The side arms of the Kaiserliche Aero flyers are many and varied just as with the Kaiserliche Automobile Corps.
The Aero daggers pictured in this article were worn by members of the Kaiserliche Freiwilliges Automobil-Corps who had dual status both as KFAC members and volunteer flyers. It is essentially the same standard production dagger in all respects with the substitution of a propeller on the crossguard instead of the standard horn.
The Aero daggers followed the Automobile Corps pattern exactly. Therefore, the dagger retained exactly the same dimensions as the Automobile Corps dagger. The early daggers of the period 1910-11 have turned ivory grips with a single steel wire wrap. A closed crown pommel completed the hilt. One of these early closed crown daggers is pictured here being worn by a decorated wartime aero officer complete with knot. These initial production daggers were mounted in nickel silver or silver plated brass. The scabbards were produced in brown leather, either dyed or painted. The scabbard fittings were also nickel silver or brass and the top mount was fitted with either a frog stud or a combination of frog stud and a horizontal wear ring configuration. Blades on these early daggers could be ordered either plain or etched. Blades could also be ordered with or with-out nickel plating.
As yet, no record of an official Aero portepee has been discovered. The picture of the Aero Officer above does show him wearing a standard Prussian sword portepee with his dagger. This same portepee wear has been observed on Automobile Corps daggers. This writer has observed that every aero dagger he has seen shows portepee wear on the crossguard arms.
Immediately preceding the war a newer model of the aero dagger could be privately ordered. This dagger was similar to the earlier model but featured a double wire wrapped grip and was offered only with an open Prussian crown pommel. The dagger remained nickel silver or brass mounted with a brown scabbard. During this exciting pre-war period the `esprit de corps” of the early airmen was at an all time high and private purchase daggers with embellished blades were in fashion. The etched bladed dagger featured in this article is an outstanding example of one of these coveted dirks.
At the beginning of the war, we begin to see nickel plated iron mounts. All other features of the pre-war dagger remained the same. During the late war period 1916-1917 the iron mounted wartime daggers went through another change. During this period, aero daggers were ordered with a coating of black enamel on both the dagger and scabbard mounts. This darkened dagger was more fitting of the wartime conditions as well as the uniform that was adopted after 1915.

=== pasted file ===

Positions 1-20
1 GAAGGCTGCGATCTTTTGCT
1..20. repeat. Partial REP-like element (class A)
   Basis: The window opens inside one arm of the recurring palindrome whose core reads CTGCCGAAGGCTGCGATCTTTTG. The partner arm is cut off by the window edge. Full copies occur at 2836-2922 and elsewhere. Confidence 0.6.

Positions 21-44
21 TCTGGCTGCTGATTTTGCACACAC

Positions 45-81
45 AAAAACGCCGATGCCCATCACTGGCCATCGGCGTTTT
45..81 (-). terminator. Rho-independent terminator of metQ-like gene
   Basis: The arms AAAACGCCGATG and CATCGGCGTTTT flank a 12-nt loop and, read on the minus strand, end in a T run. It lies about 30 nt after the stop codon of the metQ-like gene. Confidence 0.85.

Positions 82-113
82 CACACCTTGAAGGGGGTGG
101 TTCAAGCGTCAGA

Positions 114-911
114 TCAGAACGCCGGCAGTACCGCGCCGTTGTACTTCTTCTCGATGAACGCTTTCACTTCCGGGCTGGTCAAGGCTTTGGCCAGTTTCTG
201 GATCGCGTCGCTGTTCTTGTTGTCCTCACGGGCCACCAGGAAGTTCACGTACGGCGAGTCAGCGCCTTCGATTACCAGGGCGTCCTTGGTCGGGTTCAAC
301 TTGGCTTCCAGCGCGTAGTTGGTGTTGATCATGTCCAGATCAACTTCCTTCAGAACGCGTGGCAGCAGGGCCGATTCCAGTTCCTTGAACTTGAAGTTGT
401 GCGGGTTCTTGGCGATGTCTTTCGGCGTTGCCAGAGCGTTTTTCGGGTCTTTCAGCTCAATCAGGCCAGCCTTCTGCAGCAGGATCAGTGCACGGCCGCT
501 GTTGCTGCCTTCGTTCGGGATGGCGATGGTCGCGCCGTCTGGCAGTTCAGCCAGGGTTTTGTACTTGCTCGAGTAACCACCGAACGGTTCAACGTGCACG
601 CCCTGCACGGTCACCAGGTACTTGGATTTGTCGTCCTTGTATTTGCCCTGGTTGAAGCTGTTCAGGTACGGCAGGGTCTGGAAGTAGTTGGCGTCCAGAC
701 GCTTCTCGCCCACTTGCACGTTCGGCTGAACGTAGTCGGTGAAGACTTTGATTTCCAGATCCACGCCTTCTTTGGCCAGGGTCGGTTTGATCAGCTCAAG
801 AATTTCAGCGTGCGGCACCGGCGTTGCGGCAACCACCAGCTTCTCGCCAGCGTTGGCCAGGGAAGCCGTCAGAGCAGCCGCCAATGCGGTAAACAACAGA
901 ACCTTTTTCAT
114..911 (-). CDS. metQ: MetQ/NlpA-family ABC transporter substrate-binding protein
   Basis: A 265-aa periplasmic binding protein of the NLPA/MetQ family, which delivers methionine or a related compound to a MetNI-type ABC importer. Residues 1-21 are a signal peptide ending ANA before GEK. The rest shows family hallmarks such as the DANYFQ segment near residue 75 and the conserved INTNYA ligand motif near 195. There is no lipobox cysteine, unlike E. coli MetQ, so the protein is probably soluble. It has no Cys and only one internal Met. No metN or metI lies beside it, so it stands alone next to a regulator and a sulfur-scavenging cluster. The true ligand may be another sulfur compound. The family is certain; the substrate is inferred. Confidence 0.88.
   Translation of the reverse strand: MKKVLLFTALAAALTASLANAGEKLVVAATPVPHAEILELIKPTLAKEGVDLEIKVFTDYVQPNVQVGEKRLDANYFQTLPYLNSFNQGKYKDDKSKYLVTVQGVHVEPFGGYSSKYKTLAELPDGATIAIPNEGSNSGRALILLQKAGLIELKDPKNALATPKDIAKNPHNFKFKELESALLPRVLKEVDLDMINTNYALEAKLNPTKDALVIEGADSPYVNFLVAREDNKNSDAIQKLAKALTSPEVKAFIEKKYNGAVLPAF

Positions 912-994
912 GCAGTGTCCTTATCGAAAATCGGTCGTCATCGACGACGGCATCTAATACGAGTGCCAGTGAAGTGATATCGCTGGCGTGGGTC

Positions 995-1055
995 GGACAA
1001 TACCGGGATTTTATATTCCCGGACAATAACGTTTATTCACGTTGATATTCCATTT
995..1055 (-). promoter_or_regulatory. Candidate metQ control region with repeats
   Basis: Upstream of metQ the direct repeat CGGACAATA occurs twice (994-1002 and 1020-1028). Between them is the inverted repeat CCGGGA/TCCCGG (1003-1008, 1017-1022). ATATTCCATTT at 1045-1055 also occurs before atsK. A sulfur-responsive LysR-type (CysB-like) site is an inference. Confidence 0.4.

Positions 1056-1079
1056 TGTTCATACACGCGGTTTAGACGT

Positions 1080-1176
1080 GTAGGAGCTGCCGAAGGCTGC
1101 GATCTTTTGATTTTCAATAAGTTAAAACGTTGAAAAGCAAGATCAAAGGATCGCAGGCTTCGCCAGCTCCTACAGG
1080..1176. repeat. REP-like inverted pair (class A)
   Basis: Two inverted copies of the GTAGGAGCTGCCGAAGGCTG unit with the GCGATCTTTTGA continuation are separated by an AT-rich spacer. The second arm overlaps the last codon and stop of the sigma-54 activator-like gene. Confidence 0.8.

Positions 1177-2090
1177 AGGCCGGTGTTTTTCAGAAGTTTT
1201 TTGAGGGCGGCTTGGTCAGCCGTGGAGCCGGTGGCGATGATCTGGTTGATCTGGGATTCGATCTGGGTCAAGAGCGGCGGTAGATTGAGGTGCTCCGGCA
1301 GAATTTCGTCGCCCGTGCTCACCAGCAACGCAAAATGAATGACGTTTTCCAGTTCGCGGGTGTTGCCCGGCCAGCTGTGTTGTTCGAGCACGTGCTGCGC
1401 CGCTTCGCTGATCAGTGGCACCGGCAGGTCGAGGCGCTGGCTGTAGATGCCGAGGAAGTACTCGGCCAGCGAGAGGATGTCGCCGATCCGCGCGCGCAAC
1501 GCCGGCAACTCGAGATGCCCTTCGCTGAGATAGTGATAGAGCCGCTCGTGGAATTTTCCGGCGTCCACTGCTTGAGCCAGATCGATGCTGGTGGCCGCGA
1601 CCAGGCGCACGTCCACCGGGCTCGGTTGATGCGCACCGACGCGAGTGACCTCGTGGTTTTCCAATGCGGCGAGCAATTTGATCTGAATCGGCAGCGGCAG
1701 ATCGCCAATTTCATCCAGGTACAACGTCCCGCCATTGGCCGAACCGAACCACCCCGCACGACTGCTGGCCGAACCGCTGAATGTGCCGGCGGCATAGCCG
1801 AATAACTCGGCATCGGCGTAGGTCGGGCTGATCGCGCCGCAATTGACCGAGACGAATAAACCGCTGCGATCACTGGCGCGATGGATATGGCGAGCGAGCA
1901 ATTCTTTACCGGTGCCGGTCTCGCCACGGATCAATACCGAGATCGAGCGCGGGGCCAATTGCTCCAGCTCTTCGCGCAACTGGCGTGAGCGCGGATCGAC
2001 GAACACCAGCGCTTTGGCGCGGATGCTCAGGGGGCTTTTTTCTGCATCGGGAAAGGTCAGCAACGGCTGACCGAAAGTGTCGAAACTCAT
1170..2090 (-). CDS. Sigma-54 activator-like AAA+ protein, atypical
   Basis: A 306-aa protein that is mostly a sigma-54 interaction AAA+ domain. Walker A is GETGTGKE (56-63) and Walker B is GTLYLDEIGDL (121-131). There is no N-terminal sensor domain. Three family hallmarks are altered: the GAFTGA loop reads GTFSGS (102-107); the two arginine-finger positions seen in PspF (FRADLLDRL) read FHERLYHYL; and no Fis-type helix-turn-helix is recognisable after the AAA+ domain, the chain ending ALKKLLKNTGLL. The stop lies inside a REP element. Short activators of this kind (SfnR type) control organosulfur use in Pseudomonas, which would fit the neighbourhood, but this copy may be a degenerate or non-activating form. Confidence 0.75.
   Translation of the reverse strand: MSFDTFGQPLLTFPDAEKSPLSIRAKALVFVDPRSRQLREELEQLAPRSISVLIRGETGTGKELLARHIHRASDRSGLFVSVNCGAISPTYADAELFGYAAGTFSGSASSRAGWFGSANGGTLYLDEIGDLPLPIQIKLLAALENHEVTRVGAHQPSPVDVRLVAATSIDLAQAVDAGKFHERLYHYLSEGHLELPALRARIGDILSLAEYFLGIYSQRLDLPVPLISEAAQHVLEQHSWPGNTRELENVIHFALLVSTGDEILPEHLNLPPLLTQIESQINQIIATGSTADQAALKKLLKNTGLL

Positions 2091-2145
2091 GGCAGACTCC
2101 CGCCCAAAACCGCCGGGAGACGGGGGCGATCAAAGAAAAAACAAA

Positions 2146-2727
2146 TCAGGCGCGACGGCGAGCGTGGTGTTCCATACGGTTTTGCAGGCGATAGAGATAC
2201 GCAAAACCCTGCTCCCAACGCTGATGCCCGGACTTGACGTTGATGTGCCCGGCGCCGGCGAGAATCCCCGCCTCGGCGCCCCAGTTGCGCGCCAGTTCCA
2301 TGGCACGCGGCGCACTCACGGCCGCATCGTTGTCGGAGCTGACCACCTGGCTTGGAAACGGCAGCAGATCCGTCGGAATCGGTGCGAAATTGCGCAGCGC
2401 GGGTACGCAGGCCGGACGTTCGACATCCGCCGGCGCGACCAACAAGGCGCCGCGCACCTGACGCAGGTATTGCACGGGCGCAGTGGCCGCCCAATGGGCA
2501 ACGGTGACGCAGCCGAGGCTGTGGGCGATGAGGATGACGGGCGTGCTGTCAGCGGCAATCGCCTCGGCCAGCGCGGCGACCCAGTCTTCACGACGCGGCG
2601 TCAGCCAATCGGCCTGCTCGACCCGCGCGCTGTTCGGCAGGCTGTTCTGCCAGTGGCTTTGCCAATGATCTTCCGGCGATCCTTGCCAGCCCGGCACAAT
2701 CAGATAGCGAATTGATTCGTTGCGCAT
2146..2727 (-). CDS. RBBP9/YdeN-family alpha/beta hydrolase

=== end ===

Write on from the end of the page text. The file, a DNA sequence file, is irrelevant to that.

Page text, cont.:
The reader will note the blackened wartime dagger pictured here is an entirely different model of the aero dagger presented above. . This dagger does contain a blackened iron, horizontally worn, lightning bolt scabbard more in keeping with naval tradition. Regular naval flying officers of this same period wore the steel late war dagger as well, except the crossguard contained the typical fouled anchor and the entire dagger remained gilded. The scabbard suspension bands of the blackened scabbard have been decorated with a gold wash. This identical gold wash embellishment has been observed on blackened war time Automobile Corps daggers.
Who wore this black dagger? We hypothesize that this dagger may have been worn by KFAC members, such as Walter Schmidt, who volunteered as a member of the navy flyers or other civilian volunteers aviators as presented earlier. There is a third possibility for this dagger as advanced by the Head of the edged weapons department of the Bundewswehr Museum in Dresden. The department head postulates that the dagger was worn by a member of a very small ship borne navy observer pilot group. No period documentation exists supporting any of these ideas. In any case this is one of the rarest German military daggers in existence.
At the end of the war all versions of the KFAC dagger ceased to be worn.